They'll bury me in my yellows
The Australian Women's Weekly|January 2020
In a tinder-dry continent during one of the most dangerous fire seasons on record, Sue Smethurst meets the all-women, all-Indigenous fire crew that’s protecting family, community and sacred land.
Charmaine Sellings keeps a close eye on inky clouds rolling around the horizon. “Just one crack of lightning on a stormy day could be disastrous,” she says, looking across brittle paddocks sweeping up to the edge of the parched forest surrounding her community’s 5000-hectare home.

Like so many parts of Australia, picturesque Lake Tyers in eastern Victoria has suffered crippling drought in recent years, and as a consequence there’ll be no summer break for Charmaine or the Country Fire Authority brigade she leads. Instead, they’ll be on-call, keeping watch over this tinder-box patch of sacred land.

“Things are pretty desperate,” Charmaine says. “We are in extreme conditions, our dams are empty and it’s not a good situation. The crew will work around the clock. We hope for a quiet summer but we fear the worst.”

Charmaine’s crew is Australia’s first all-Indigenous, all-female fire brigade, a highly skilled bunch of mothers and grandmothers who can pull a strike-team together faster than wildfire. These trailblazing women are the backbone of the remote Lake Tyers Aboriginal Trust, a self-governing Aboriginal community in the state’s far east.

“It’s not that men aren’t welcome – in fact, we’d love the fellas to join us and help out!” Charmaine quips.

“Every now and then a fella comes along but they don’t seem to last too long. I don’t think they like taking orders from me,” laughs the vivacious 52-year-old grandmother of three.

With only one access road in and out of the isolated peninsula, which is hemmed in by thick bush on one side and a vast lake system on the other, the station’s 200 residents, who are among the most vulnerable in Australia, rely on these fearless fireys to keep them safe.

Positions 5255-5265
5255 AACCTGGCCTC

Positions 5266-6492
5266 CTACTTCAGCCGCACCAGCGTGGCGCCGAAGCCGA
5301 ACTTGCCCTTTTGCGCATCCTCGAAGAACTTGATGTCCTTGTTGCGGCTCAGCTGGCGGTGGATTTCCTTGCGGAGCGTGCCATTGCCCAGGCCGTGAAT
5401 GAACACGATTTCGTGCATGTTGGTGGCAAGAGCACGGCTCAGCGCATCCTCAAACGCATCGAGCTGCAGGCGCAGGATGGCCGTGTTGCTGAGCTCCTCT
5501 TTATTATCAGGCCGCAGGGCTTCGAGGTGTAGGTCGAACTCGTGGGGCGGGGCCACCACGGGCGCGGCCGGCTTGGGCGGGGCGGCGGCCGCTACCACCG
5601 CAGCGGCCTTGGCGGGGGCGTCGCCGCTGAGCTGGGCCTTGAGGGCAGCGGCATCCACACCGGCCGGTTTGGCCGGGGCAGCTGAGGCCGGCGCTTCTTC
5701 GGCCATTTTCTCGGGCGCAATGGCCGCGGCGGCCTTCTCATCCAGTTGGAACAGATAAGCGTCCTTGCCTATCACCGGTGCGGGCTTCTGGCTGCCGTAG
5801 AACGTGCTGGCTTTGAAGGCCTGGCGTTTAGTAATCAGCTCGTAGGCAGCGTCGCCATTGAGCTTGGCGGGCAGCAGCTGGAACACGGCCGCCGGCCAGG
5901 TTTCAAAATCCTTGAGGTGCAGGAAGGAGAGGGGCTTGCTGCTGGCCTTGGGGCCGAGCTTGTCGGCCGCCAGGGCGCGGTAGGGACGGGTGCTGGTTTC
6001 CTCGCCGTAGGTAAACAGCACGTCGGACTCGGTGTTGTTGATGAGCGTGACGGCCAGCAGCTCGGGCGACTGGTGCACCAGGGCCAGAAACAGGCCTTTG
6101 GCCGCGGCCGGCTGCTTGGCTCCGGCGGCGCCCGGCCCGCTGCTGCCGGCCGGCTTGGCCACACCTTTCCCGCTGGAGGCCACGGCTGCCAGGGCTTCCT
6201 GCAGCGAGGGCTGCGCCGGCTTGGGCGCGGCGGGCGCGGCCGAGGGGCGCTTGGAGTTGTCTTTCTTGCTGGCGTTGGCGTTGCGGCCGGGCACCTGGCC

“We are the lifeline if anything goes wrong, so we have an important role to play, and I think people are generally very grateful for what we do,” Charmaine says. “There was a sense of helplessness before we came along but we feel empowered that we can look after ourselves and our people whatever the situation. The community is proud of us and they value us.”

The Lake Tyers Aboriginal Trust CFA, as it is officially known, was born almost two decades ago after a spate of deliberately lit fires threatened the tiny township. During one blaze, a home was burned to the ground. Knowing the nearest fire crew was a potentially disastrous 45-minute-drive away, Charmaine and her friends, Rhonda Thorpe and Marjorie Proctor, took matters into their own hands, asking the CFA to train them up to protect the culturally significant land.

They walked the streets of the settlement knocking on doors, signing up volunteers. Eight women made up the inaugural brigade. For these unique fireys, the brigade is about much more than just protecting the community – it is also about protecting their story.

“There are ‘scatters’ [clusters of artefacts] all through this bush,” says Charmaine, as she shows us an area just a short walk from her home where 179 artefacts were found.

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